Teaware: The Teapot
With the criteria that tea should not be let soaked in the teapot for a long time, it is important to choose a teapot according to the number of cups that you need to fill in each round. For example, a normal teacup usually holds 150 ml so a 600 ml pot is ideal for a 4-person family, with some leeway.
If you do not want to buy a separate teapot for some of those rare 8 person tea parties, make two rounds of tea and decant into a separate jug. Use the jug as a decanter for into the teacups, so the quality of infusion is even for all the cups.
However, do not buy an 8-person pot while you normally make tea for 4. If you fill the pot, you have the tealeaves soaking in there. If you half-fill it, the volume of air in the pot is so large that it would cool down the water during infusion. <read more about using the teapot to make tea…>
The best shape for effective convection during infusion is a spherical one, or any derivatives of it, such as pear, bell or bowl shape.
Very flat ones, even with round bottoms, are good only for short infusion time when employing large amount of tealeaves. They are better smaller than big. They are designs borrowed from other pot shape utensils, such as oil lamps.
A tall one, especially one that is rectangular, is good only when it has a thick body wall and of good heat retention material. Convection is less effective in a tubular situation. Large tall ones were popular in the past in tea sheds where tea is soaked there whole day long and was served in big rice bowls. The spout starts at close to the bottom such that the stronger tea got poured out first. The lighter portion is then drawn to the bottom to come into contact with the tealeaves to become stronger for the next customer. Usually very low quality tea was used. They are also borrowed designs, such as wine pots.
One frequently overlooked aspect of the pot is the material thickness distribution of the body. The ideal design is to have thicker material towards the bottom and thinner toward the top. The mass of material at the bottom holds the heat, while the relative speed of heat loss is focused at the top, encouraging a complete and smooth convection current within the whole body of water inside the pot body. The current ensures optimum body and texture of the infusion.
The next best thickness distribution is to have it even throughout the body.
Because of the popularly employed half-mould bisque forming, the pot material distributes most thinly at the outmost curve of the sphere, which usually lies in the middle or near it. During infusion, water at this thinnest part would cool down quicker and cause a downward current, thereby interfering with the ideal convection route. Your tea could hardly be its best this way.
Compare the infusion effects using different pot quality with the same tea, and the results can astonish you.
To choose a porcelain pot, let a strong light shine through the body and the thickness can review itself. Opaque materials, such as Yixing clay or glazed stoneware, need to be calibrated. If you can’t bring a caliber, use the thumb and your index or middle finger. This sounds silly, but with some experiments, and a bit of focusing, you can really tell the difference.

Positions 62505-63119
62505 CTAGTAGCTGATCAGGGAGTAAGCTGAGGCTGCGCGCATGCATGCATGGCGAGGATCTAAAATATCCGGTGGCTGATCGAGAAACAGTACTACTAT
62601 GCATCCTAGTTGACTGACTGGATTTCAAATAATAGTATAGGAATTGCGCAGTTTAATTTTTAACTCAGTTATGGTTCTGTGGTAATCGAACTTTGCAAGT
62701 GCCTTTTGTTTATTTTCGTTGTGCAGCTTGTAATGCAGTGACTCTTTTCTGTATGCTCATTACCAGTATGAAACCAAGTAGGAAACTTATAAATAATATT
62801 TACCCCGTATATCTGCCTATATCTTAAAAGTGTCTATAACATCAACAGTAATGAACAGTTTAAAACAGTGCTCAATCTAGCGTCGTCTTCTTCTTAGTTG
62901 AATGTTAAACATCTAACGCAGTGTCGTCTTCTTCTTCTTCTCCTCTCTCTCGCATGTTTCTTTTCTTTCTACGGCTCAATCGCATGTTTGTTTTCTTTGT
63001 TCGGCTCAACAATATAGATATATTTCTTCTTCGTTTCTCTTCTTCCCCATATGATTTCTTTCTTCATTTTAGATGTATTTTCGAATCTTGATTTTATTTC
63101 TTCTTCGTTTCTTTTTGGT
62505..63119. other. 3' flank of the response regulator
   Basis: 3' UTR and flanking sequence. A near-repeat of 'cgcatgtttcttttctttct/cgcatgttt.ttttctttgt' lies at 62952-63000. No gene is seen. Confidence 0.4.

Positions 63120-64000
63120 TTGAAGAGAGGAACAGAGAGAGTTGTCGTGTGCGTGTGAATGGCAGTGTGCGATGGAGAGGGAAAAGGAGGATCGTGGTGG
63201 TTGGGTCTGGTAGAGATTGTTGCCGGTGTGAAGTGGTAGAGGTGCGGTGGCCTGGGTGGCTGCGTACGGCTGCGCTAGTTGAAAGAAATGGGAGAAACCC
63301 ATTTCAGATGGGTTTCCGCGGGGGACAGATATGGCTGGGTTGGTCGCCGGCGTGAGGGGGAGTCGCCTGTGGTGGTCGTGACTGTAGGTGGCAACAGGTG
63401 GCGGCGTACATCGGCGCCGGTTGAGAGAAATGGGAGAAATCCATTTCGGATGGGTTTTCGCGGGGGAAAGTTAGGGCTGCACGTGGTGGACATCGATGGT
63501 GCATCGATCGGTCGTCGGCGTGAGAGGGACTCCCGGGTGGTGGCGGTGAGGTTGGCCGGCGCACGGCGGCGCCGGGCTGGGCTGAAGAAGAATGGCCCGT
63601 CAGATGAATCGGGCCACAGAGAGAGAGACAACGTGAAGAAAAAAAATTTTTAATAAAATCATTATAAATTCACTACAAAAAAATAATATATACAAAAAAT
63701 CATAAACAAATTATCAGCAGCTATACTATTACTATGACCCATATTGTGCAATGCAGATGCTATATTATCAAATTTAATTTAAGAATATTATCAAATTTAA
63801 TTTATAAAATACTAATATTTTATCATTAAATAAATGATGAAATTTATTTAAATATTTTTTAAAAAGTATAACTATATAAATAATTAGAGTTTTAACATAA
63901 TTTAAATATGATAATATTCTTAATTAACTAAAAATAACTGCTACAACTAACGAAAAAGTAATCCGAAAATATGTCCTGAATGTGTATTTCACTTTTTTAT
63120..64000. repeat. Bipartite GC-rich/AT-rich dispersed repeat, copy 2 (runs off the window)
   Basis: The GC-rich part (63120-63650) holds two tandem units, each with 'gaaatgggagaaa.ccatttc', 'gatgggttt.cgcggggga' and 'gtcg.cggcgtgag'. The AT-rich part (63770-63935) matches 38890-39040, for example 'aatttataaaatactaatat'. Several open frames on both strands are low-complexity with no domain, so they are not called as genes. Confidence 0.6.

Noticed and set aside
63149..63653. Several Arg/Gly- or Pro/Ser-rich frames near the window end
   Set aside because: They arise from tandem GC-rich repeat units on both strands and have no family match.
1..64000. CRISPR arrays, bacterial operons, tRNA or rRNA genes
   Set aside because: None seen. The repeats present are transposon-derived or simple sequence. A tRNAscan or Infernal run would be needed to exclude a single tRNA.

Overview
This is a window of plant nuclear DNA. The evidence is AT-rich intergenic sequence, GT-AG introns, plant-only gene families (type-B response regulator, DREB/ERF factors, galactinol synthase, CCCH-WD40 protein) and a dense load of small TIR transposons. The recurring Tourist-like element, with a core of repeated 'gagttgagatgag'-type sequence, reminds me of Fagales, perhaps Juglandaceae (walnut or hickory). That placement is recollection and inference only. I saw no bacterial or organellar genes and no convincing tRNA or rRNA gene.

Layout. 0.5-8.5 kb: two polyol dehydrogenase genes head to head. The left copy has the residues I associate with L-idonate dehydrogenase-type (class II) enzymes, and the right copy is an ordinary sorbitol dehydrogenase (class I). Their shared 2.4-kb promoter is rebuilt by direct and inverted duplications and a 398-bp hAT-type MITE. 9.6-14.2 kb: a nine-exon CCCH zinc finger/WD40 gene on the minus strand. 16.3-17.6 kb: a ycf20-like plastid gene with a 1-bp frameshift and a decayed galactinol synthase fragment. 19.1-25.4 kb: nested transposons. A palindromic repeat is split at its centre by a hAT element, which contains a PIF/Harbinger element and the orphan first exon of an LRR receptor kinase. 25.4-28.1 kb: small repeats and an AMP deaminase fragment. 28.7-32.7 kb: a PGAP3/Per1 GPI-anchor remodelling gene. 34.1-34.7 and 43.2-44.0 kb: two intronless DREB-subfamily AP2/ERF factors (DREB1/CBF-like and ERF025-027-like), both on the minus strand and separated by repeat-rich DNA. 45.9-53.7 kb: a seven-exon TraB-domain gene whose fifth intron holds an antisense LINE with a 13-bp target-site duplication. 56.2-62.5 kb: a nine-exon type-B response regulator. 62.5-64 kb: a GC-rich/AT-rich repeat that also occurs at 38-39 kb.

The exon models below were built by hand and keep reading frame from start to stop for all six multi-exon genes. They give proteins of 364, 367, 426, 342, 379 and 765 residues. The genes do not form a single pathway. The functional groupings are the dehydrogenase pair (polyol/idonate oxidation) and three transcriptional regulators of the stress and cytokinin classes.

This is a key feature of the pot. It determines how smooth and tidy tea can be poured. Also how even the strength of the infusion is when poured into the cup. Its length, curve, angle and taper; its relationship with the handle; the shape, size, and thickness of the mouth; where it begins in the belly of the pot and how high its mouth is in relationship with the tallest point of the body — all determine how good the pot is.
The handle should give an easy but solid grip and good balance when the pot is lifted. The tilt of the wrist should be easy when pouring. The spout should align perfectly with it forming the main axis of the pot, so the horizontal balance and pouring position are both as easy and comfortable. It size is determined not only with visual balance but rather leverage balance of weight of the pot body. A lot of teapots come with smaller than needed handles, I think for economy of packing space during transportation.
The Lid and Neck
In commercially produced pots, the least requirement for the lid is to have it sit comfortably on the neck or body, without much rattling when the pot is handled. Not falling off when the pot is tilted for 45° is another basic. The better lid should fit quite tight yet comfortably, allowing less hot air to escape. The specialist’s teapot lid has yet higher requirements which will be discussed in the Yixing teapot section.
The dome shape, a usual design, is needed to create an air insulation on top of the water surface, the effect in infusion quality is small yet is there.
The neck is required in mass produced pots since the lid in these pots is not able hold back the water when the pot is tilted, even slightly. The neck helps to delineate a point to stop filling water. It also reduces the surface of water exposed to air to minimize heat loss. Originally, it is structured to hold the inside wall of the lid so the latter fits easily.
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